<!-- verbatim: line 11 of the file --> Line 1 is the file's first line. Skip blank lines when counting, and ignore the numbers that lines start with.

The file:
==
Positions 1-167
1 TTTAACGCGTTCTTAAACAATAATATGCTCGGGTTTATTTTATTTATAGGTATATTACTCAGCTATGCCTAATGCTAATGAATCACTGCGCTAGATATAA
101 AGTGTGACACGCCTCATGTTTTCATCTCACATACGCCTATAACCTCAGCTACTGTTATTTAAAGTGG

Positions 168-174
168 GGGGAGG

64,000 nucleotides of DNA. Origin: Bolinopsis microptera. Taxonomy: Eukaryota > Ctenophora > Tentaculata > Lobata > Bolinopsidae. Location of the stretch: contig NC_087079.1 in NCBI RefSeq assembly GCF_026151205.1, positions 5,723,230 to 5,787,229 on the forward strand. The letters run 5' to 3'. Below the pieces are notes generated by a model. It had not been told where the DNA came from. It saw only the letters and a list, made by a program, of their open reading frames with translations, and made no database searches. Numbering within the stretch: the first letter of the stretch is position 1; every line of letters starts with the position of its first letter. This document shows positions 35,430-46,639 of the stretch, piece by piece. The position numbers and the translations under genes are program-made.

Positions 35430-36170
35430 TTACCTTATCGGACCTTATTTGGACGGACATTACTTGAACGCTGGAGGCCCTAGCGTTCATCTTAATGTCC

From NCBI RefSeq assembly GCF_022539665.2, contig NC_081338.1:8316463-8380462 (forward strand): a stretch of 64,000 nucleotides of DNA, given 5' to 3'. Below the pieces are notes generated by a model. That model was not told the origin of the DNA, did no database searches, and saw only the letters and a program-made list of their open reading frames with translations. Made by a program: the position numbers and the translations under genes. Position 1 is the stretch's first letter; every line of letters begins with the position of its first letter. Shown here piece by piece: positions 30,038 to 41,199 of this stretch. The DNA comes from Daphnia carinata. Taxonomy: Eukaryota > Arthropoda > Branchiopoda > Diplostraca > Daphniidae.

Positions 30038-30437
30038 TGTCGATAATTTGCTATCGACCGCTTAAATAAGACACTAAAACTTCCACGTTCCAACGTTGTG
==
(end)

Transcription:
30038 TGTCGATAATTTGCTATCGACCGCTTAAATAAGACACTAAAACTTCCACGTTCCAACGTTGTG